Winter Storm Rocky, Thunder Snow, Blizzard of Oz, Snowapocolypse 2013...whatever you want to call it, it seems to now be OVER.
The first round found us with 14 inches of snow, give or take. 2 days later, we got another 6-8 dumped on us.
My boys have been out of school for 4 days, home now for 6 straight days, if you count the weekends. I am pretty sure they have NEVER used this many snows days in a year, and certainly not right smack in the row like this.
I have enjoyed having them home with me. I cringed at each snow day, not because of them, just a bit more of the "we are trapped" feelings and disruption of our routine. I am finding the older I get, the more lost I become without that.
*I* actually took a snowday yesterday. There was no way anyone was getting up to our door, and I just thought most of my families shouldn't be out anyway. What does one do with a snow day? Well, if your a teenage boy in my house, this means spending a lot of time in your underwear, playing games in the basement. Bedrooms did get cleaned, and Jacob made a double batch of no bake cookies for us.
|Front yard, after all the storms were over|
(I do have plans to make them get dressed today and make...er...suggest they work on thier 4-H record books just a little bit. And Tristen has a 4-H article to write for the paper.)
For Danny is meant pulling up radar every few minutes, snoozing on the couch, while catching up his TV shows, trips out to the barn to make sure no snow was blowing in on the rabbits, and trying to keep the sidewalk clean. He had made sure the cows were safe and had plenty of food, having to have a tractor deliver a bale for us, because there was no way he was getting on in with a pick up.
|Back deck, the morning after.|
I stewed a bit over our cows--we have a new baby, and 2 heifers due to calve in a couple of weeks. Danny keep reassuring me they had taken cover in the barn. Thankfully he was right and everyone kept those babies in!
A snow day for me involved lots and lots of food. I made 2 loaves of beer bread, which were fantastic! I made one with chili beer, the other with plain beer. Easiest bread I have ever made!! I also made cherry pie bars, and potato corn chowder and cooked a pound of bacon. Had plans to make Snickerdoodles but got sidetracked and didn't get it done. Maybe today! I also sat by the window and just watched a lot. I put out a pie pan of bird seed on our swing, and it was pretty popular with the birds, even with the wind blowing.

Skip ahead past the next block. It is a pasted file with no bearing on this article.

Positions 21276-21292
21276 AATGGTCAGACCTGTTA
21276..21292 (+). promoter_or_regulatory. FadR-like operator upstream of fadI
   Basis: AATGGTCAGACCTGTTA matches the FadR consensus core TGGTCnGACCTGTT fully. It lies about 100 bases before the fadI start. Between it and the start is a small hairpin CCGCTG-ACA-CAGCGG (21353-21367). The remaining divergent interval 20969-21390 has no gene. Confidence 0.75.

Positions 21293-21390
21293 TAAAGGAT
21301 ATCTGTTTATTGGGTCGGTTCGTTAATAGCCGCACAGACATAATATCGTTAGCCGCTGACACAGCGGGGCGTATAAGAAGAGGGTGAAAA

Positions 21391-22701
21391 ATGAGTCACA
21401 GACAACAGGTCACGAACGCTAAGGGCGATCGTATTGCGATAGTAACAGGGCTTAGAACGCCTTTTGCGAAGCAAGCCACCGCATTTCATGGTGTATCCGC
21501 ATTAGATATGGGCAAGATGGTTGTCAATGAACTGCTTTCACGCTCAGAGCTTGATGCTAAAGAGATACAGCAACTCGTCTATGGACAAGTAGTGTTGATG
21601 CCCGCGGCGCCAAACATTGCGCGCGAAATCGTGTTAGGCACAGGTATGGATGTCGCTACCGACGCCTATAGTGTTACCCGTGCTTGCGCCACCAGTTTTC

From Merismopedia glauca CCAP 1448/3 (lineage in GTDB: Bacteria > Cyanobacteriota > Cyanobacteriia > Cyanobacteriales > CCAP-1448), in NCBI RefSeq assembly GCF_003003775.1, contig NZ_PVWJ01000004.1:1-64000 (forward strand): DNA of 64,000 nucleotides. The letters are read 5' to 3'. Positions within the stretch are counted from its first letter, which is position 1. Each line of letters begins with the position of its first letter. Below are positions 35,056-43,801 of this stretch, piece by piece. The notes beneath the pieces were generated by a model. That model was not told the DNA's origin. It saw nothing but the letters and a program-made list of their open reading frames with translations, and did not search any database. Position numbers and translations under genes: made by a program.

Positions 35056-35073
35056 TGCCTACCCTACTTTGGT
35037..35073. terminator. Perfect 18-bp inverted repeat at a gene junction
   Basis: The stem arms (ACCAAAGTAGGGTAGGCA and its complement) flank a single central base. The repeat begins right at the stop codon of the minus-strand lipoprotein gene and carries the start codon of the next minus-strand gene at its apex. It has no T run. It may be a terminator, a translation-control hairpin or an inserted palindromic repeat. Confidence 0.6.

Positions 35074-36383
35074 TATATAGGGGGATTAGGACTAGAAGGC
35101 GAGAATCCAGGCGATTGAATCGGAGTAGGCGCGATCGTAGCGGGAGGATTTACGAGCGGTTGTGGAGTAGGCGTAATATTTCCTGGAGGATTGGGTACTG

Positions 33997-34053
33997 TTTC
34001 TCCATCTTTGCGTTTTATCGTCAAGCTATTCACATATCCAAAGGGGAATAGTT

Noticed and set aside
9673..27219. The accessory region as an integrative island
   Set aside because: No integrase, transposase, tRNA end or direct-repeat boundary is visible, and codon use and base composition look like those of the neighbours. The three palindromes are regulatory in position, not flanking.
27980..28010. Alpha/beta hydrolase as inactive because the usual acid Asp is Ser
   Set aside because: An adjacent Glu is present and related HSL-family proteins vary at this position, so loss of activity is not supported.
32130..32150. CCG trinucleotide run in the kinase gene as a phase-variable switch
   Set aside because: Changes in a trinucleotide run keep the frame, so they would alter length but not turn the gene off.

My day also involved a lot of Facebook and Pinterest time, but after a while you start to feel brain cells start to die from too much social media. I read a book...The Long Winter by Laura Ingalls Wilder (Fitting, huh?) ...and began to be thankful I was not waking up with snow in my bed, or having to burn hay for warmth. ;)
I think one thing people who aren't in Ag, or didn't grow up in Ag, do not understand is what a double edged sword this was for our area. Yes..we are SO very thankful for the moisture. But this storm came right smack in the middle of when a lot of ranchers calve. Do you know what happens to a calf when its born during a snow storm? =(
Nature tells babies to hunker down low in the grass, but what happens when snow drifts over the baby? Or when it gets lost in the storm?
This storm meant most farmers and ranchers I know were working extra hard keeping everyone safe and sound, and warming up cold babies and taking lost babies in to safety, hauling in hay, while they themselves are cold and tired. Because its what they do. Everyone loves the "God Made a Farmer" commercial that aired during Super Bowl, and I thought about it again, while people were posting about losing calves and sleeping in barns on Facebook and I would cringe a little bit when I'd see someone else post "Bring on the snow!"
Here it is:
God said I need somebody willing to get up before dawn, milk the cows, work all day in the field, milk cows again, eat supper then go to town and stay past midnight at a meeting of the school board-So God made a Farmer
I need somebody with arms strong enough to wrestle a calf and yet gentle enough to deliver his own grandchild; somebody to call hogs,tame cantankerous machinery, come home hungry, have to await lunch until his wife's done feeding visiting ladies, then tell the ladies to be sure and come back real soon, and mean it-So God made a Farmer
God said I need somebody willing to sit up all night with and newborn colt, and watch it die, then dry his eyes and say maybe next year. I need somebody who can shape an axe handle from a persimmon sprout, shoe a horse with a hunk of
God had to have somebody willing to ride the ruts at double speed to get the hay in ahead of the rain, and yet stop in midfield and race to help when he sees first smoke from a neighbor's place-So God made a Farmer
God said I need somebody strong enough to clear trees and heave bales,yet gentle enough to wean lambs and pigs and tend to pink combed pullets;who will stop his mower for an hour to splint the broken leg of a meadowlark. It had to be somebody who'd plow deep and straight and not cut corners;somebody to seed, seed, breed, and rake and disk and plow and plant and tie the fleece and strain the milk and replenish the self-feeder and a hard week's work with a five-mile drive to church. Somebody who would bale a family together with the soft, strong
From his address to the 1987 AFBF Convention